Lunar Landing

Grammar is an interesting thing.

The National Atomic Testing Museum has a timeline tracing atomic developments alongside events in popular culture.

The present-tense verb "Lands" is singular; "Land" is plural. So to say that "Apollo 11 lands on the moon", where Apollo 11 is a singular subject, is correct. To say that Buzz Aldrin and Neil Armstrong land on the moon is also correct, as the two astronauts are the plural subject.

Michael Collins did not land on the moon.

Is this a profound grammatical error or a basic factual error from a museum of science and technology that's associated with the Smithsonian Institution? If it's the former then the sentence would require a complete re-write to become factually correct. If it's the latter then I should have filled out a comment card after all.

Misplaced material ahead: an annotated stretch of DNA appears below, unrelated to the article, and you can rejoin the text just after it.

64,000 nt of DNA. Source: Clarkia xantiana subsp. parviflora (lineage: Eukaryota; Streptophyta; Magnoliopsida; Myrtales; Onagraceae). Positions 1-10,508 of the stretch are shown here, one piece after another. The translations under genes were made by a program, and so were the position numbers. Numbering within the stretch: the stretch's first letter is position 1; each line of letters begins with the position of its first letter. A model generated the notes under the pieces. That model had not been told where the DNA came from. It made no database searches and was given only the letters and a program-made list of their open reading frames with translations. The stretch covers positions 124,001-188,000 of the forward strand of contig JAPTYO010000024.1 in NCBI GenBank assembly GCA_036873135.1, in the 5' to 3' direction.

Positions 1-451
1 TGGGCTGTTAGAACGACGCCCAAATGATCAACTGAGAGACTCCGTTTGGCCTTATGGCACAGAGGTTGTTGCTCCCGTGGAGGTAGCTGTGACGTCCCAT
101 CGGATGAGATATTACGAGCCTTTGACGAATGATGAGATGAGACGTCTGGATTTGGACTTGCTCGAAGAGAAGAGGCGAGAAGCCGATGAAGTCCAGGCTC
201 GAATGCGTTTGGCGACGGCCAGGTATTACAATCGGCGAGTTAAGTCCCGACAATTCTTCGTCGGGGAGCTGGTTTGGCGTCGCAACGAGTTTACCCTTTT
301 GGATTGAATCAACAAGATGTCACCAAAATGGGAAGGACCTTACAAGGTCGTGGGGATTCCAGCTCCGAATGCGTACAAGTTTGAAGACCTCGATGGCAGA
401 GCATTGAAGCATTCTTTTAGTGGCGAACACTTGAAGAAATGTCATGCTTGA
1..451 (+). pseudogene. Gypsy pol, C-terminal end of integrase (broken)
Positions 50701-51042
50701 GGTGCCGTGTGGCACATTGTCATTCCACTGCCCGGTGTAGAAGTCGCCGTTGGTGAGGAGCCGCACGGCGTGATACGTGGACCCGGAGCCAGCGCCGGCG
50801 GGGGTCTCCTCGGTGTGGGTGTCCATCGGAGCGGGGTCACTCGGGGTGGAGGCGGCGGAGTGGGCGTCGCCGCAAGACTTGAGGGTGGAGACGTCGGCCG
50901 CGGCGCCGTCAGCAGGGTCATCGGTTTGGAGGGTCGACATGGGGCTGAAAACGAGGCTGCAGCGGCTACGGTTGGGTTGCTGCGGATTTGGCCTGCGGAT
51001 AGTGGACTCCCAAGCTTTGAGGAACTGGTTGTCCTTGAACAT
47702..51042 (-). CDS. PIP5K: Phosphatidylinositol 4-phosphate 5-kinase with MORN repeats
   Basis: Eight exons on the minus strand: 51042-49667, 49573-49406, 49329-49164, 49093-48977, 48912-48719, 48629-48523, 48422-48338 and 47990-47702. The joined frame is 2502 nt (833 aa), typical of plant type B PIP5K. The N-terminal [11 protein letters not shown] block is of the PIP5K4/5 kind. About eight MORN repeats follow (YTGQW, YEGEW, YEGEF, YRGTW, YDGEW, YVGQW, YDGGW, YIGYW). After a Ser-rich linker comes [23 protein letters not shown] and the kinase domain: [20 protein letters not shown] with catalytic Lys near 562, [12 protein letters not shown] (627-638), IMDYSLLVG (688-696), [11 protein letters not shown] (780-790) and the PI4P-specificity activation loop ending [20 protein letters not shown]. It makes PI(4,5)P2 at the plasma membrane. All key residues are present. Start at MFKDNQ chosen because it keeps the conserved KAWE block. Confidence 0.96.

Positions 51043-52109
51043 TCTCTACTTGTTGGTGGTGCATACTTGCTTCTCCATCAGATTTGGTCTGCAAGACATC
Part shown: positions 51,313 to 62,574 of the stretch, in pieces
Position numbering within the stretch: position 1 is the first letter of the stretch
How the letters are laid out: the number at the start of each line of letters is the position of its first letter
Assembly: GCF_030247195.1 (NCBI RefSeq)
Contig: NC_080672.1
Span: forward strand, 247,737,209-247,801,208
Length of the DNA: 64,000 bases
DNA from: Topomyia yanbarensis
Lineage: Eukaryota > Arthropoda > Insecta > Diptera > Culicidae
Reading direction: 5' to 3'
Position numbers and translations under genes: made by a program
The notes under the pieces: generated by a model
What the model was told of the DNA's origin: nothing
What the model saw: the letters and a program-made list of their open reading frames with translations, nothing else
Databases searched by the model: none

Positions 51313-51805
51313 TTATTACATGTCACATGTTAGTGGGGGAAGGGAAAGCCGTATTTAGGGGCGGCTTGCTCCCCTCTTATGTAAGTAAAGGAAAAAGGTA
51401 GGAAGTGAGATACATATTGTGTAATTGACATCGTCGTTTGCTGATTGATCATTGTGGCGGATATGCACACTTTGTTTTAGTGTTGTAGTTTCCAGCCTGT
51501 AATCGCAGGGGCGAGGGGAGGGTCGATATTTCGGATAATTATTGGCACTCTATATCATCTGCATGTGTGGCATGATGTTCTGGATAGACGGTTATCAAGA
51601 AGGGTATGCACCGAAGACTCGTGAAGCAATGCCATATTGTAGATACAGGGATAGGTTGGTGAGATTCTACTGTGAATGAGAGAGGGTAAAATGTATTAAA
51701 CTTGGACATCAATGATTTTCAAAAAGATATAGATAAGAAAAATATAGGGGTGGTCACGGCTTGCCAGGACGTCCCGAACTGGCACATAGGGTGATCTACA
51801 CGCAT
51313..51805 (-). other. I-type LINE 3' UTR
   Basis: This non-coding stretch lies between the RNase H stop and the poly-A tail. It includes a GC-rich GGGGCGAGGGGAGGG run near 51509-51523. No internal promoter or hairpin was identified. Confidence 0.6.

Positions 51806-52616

No comments:

I have broken the links to hundreds and hundreds of photos, which will take a long time to repair. The workaround is to replace "photo.matthewpiers" in the link URL with "matthewpiers.smugmug". Awkward, but only temporary.

This is happening because I have revamped matthewpiers dot com. More of what I write and photograph will be going there, so check it out as well.

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